Active stakeholder participation

Why you need it

To succeed, your project team needs the active participation of a wide range of people, including users, management, and other software professionals.

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Scott W. Ambler, Prectice Leader, Agile Development, Rational Methods Group, IBM

Scott W. Ambler is a Practice Leader for Agile Development within the IBM Methods group. He develops process materials, speaks at conferences, and works with IBM clients worldwide to help improve their software processes. Scott is author of several books, listed on his Web site at www.ambysoft.com. Scott is also a recognized Ratonal Thought Leader, whose homepage may be viewed here.



01 May 2001

A project stakeholder is anyone who is:

  • A direct user
  • An indirect user
  • A manager of users
  • A senior manager
  • An operations staff member (or manager)
  • A support (help desk) staff member (or manager)
  • A developer working on other systems that integrate or interact with the one under development
  • A maintenance professional potentially affected by the development and/or deployment of a software project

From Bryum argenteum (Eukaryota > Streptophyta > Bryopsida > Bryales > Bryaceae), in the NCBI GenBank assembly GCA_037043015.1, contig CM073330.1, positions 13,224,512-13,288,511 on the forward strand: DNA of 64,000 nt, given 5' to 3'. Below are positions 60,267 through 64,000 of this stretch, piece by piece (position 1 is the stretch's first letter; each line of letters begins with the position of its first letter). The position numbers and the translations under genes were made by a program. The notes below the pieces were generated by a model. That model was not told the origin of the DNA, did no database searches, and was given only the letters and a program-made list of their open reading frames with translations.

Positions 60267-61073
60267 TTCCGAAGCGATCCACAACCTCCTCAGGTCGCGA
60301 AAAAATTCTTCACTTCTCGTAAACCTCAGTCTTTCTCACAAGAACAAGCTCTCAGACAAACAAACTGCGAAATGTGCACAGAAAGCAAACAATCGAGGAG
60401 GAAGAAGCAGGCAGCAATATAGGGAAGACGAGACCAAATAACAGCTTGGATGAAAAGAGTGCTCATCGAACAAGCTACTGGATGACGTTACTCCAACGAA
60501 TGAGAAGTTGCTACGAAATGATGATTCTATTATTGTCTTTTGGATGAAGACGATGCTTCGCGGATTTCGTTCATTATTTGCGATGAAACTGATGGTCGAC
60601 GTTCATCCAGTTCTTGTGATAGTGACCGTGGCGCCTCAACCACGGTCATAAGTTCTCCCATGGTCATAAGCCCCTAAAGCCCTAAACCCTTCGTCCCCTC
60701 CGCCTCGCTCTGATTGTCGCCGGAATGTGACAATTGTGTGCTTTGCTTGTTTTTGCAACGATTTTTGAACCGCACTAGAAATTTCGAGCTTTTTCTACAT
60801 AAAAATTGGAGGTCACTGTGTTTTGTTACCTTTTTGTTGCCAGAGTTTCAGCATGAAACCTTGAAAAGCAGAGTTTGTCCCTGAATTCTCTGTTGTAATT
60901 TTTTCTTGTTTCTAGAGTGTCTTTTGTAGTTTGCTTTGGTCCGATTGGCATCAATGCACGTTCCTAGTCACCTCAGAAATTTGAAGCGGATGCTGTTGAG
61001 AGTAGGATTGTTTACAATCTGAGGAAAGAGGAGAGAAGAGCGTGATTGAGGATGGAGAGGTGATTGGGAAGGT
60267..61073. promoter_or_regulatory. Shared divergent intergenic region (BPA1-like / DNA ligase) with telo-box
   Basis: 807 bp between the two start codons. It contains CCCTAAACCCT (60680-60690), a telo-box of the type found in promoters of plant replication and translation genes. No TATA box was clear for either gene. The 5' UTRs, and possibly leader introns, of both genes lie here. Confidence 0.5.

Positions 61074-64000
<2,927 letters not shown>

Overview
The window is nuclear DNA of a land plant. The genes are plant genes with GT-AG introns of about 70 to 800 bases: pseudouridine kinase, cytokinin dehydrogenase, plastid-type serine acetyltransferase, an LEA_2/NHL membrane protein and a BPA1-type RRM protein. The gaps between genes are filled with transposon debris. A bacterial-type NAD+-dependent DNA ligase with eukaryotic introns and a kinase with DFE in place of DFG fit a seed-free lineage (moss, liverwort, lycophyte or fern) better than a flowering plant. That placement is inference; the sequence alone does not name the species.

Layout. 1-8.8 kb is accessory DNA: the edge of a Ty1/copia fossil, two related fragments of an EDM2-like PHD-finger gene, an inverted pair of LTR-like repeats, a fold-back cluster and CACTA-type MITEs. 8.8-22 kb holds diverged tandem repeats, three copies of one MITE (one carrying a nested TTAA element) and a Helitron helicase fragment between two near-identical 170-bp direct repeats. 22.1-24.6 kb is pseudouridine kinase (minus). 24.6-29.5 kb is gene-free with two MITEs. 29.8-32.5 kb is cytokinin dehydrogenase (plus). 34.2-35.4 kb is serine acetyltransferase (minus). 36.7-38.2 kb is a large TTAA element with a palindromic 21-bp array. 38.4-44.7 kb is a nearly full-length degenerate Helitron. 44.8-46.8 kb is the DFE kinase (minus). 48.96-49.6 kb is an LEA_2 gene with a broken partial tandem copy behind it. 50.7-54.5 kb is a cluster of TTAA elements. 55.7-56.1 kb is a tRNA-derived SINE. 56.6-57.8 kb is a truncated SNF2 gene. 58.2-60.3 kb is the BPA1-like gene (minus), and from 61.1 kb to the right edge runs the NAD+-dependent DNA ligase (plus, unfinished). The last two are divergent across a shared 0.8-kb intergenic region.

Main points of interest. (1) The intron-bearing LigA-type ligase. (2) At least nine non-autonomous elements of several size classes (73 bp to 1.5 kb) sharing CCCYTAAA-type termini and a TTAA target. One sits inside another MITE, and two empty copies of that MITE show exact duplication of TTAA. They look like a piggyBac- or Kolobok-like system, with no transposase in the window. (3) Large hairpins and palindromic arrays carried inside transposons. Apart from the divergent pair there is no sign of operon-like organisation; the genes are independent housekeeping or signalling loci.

For the sake of Agile Modeling (AM) (see my previous tip on Agile Modeling), in this definition I exclude developers who are working on the project -- even though developers clearly have an important stake in the projects they work on, for AM the term "project stakeholder" will be used to refer to everyone with a stake in a project except for the developers directly working on it. Hence I refer to developers and project stakeholders as separate groups. (The alternative is to have terms such as developer project stakeholders and non-developer project stakeholders -- yuk.)

AM's practice of Active Stakeholder Participation is an expansion of eXtreme Programming (XP)'s On-Site Customer, which describes the need to have onsite access to people -- typically users or their representatives -- who have the authority and ability to provide information pertaining to the system being built and to make pertinent and timely decisions regarding the requirements (and prioritization thereof). While this level of participation is required to make your software development efforts effective, it often isn't sufficient in many organizations -- particularly those where politics and not reason are the order of the day. Project success often requires a greater level of involvement by project stakeholders:

  • Senior management needs to publicly and privately support your project.
  • Operations and support staff must actively work with your project team toward making your production environment ready to accept your system.
  • Other system teams must work with your team to support integration efforts.
  • Maintenance developers must work to become adept at the technologies and techniques used by your system.

It is clear that in order to be successful, all project stakeholders must actively work with your team to achieve these goals. There are several implications of this practice: